1. Why are we in a trade war?
U.S. President Donald Trump, who calls himself “Tariff Man,” says China and other trading partners have long taken advantage of the U.S., an argument that enjoys broad support among U.S. lawmakers. He points to the trade deficit (the difference between imports and exports) as evidence of a hollowing out of U.S. manufacturing and the loss of American might. For more than a year, he has ratcheted up tariffs, which are a tax on imports, and encouraged U.S. companies hurt by them to move production — and factory jobs — back home.
2. Who are Trump’s targets?
Mainly China, which accounts for the bulk of the deficit. But Trump also pulled the U.S. out of a proposed trade deal with Japan and 10 other Asia-Pacific countries, calling it unfair for U.S. workers, and started talking directly with Japan instead. He has threatened 25% tariffs on millions of imported cars and car parts from Europe and Japan, and insisted on renegotiating (and renaming) the 1994 pact with Canada and Mexico known as Nafta. A threat to impose tariffs even figured into Trump’s immigration dispute with Mexico.
3. What’s special about China?
China’s admission into the World Trade Organization in 2001, under rules that granted it concessions as a developing country, greatly accelerated its integration with global markets and supply chains. Studies have shown that Chinese exports led to lower prices for U.S. consumers — and helped lift millions of Chinese out of poverty. The country’s ascent also resulted in the loss of millions of U.S. factory jobs. China’s power — especially its technological prowess — is now at a point where it risks eroding American military and economic advantages. China insists it plays by global trade rules, and it sees the U.S. as seeking to contain its rise.
4. What’s happened with tariffs?
Trump started in January 2018 with levies on imported washing machines and solar panels to protect U.S. producers. He then hit steel and aluminum imports from a variety of countries on national security grounds, arguing that a weakened U.S. industry would be less able to build tanks and other weaponry in a military crisis. Tariffs on goods specifically from China kicked in starting in July 2018. China responded in kind. A truce was called in December, and a deal seemed to be in the offing until May, when Trump started raising tariffs again on a scale not seen in decades, provoking further retaliation. Trump and Chinese President Xi Jinping agreed to restart talks at the Group of 20 summit in Japan on June 29, averting another threatened round of tariff increases, at least temporarily.
A middleman — the U.S. importer of record — pays the tariff when the product lands in the country. The importer might absorb the cost or pass it along to a wholesaler, who might pass it to a retailer, who might raise the price for consumers. In those cases, Americans pay. Or the Chinese producer might cut factory prices to make up for the tariffs, or shift production outside China to avoid them. In such cases, the economic pain would be felt in China.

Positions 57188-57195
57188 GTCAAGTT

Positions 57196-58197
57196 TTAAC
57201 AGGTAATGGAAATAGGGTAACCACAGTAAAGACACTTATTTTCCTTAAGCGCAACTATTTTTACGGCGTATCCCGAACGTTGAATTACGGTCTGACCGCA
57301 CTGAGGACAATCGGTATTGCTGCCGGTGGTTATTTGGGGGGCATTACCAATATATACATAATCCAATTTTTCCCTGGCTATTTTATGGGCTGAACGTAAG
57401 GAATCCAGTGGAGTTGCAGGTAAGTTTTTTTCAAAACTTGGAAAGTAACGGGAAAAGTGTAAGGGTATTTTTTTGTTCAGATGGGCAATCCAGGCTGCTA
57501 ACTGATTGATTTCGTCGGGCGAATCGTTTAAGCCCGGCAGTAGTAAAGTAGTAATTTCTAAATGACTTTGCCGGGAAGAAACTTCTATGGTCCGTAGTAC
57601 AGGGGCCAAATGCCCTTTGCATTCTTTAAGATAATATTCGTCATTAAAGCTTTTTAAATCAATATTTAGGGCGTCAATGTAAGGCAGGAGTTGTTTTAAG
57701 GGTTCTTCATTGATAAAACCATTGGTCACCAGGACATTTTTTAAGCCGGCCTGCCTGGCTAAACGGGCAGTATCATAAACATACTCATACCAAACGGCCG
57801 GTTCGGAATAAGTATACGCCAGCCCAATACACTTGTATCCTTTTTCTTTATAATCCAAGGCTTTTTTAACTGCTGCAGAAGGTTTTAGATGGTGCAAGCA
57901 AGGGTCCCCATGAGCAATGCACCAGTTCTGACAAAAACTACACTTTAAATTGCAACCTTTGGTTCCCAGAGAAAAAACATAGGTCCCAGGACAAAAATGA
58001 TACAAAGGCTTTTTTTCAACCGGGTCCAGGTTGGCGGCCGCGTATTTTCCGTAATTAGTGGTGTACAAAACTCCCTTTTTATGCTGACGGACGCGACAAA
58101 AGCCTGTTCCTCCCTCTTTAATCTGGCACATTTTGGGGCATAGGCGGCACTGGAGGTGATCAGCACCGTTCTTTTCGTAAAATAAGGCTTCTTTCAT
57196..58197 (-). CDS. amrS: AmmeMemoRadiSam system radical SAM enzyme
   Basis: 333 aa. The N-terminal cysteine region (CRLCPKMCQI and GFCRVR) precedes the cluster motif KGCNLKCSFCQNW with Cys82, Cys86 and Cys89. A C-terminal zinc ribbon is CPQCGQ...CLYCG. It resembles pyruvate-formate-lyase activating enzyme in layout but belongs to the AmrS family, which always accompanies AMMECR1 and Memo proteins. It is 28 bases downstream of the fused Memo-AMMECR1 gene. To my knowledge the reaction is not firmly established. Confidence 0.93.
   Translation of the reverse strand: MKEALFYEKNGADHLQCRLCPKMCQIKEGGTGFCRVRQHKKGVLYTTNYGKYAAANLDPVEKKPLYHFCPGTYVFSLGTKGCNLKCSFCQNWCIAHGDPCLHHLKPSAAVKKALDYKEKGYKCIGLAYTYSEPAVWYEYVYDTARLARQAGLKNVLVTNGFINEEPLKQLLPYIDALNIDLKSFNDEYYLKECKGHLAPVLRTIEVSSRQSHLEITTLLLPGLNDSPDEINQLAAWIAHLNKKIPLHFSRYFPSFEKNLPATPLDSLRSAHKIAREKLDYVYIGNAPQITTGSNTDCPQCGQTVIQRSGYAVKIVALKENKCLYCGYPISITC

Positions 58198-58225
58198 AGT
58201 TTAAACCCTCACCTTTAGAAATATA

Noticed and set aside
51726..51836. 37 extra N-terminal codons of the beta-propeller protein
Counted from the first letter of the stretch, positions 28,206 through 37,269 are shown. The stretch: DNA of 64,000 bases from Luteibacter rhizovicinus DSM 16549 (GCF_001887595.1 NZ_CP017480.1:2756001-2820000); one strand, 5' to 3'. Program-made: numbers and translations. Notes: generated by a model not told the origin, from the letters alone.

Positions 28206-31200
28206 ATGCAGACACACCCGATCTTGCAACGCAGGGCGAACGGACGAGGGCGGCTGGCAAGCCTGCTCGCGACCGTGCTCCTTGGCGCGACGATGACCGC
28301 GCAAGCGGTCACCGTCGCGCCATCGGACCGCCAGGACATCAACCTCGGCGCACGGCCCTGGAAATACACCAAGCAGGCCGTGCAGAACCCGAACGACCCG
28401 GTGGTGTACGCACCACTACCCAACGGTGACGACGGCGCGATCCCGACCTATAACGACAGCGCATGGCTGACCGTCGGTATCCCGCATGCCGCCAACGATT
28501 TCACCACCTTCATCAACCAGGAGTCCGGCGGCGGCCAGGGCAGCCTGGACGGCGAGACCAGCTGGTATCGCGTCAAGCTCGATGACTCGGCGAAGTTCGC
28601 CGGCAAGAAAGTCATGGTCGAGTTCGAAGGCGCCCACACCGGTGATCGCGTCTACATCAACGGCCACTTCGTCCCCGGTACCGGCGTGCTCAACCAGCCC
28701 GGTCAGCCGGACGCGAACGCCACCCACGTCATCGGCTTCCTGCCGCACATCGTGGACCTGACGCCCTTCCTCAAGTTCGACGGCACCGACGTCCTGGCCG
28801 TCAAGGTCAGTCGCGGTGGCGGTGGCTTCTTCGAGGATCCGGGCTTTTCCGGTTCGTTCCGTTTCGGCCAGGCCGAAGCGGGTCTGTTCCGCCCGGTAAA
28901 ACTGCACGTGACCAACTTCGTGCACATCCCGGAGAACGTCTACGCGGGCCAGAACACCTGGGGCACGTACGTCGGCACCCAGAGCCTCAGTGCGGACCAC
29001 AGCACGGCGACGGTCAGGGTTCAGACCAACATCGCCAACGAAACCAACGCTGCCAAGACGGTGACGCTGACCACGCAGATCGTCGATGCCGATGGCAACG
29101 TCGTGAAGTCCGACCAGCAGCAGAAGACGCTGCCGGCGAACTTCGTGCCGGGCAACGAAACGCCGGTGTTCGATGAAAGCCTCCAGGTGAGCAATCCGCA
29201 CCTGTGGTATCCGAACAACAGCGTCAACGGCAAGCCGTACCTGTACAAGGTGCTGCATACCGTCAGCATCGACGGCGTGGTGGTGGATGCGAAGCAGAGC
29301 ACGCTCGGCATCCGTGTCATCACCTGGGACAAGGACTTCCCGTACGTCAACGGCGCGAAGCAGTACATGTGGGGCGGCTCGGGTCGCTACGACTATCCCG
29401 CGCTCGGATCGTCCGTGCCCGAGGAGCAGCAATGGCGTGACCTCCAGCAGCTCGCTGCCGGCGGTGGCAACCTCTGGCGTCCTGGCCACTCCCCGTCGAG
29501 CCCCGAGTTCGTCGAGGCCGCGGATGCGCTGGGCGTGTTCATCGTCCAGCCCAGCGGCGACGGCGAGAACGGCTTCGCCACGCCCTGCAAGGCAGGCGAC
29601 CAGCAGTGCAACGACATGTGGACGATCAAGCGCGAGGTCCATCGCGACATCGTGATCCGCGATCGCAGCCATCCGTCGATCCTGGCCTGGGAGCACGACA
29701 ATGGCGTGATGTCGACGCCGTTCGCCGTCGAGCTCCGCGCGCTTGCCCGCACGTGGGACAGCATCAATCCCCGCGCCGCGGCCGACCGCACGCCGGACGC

6. Is Trump’s strategy working?
The U.S. trade deficit increased to a 10-year high of $621 billion in 2018. Economists say the trade war actually helped to widen the gap by contributing to an economic slowdown in China and Europe. Meanwhile, American farmers have lost markets and income as China and other trading partners raised tariffs in retaliation. Trump is holding tight to his view that the trade war is helping the U.S. economy: gross domestic product in the first quarter grew at a solid 3.1%, in part because of a boost from net exports. But analysts surveyed by Bloomberg project that gains will cool to 1.8% in the second quarter, a two-year low, as Trump’s trade policies and slower global growth make companies more hesitant to hire and spend.
Analysis by Bloomberg Economics shows that for the thousands of categories of Chinese goods that saw tariffs imposed from July 2018, U.S. imports were down 26% year-on-year in the first quarter of 2019. In the same period, Taiwan and South Korea saw sales of electronics components accelerate and Vietnam saw the same with furniture -— a sign that tariffs have accelerated the shift of low valued-added manufacturing out of China. Giant Manufacturing Co. the world’s biggest bicycle maker started moving production of U.S.-bound orders out of its China facilities to its home base in Taiwan as soon as it heard Trump threaten tariff action in September.
8. Who else is vulnerable?
U.S. companies including Walmart Inc. and Nike Inc. have warned of higher prices. Apple Inc. faced hits in both directions, since its popular iPhone is assembled in China in part with components made in the U.S. Dell Technologies, HP, Intel and Microsoft have all opposed Trump’s proposed tariffs on laptop computers and tablets, arguing they would increase prices for consumers and hurt small businesses. The world economy could lose $1.2 trillion of output by 2021 if the trade war escalates, according to Bloomberg Economics. That estimate is based on 25% tariffs on all U.S.-China trade and a 10% drop in equity markets. Some economists have even predicted a global recession.
9. Is there an end in sight?
Larry Kudlow, the White House National Economic Council director, reiterated in Japan the U.S. assessment that the trade deal was 90% complete when talks broke down in May, but neither side has detailed what the sticking points are. Meanwhile, Trump’s unorthodox threat to use tariffs to pressure Mexico on border security — despite a newly minted free-trade deal — raised questions about the value of any agreement with the U.S. Trump also has said he wants to keep tariffs in place until he’s sure China is complying with any deal — which means they could be around for years.
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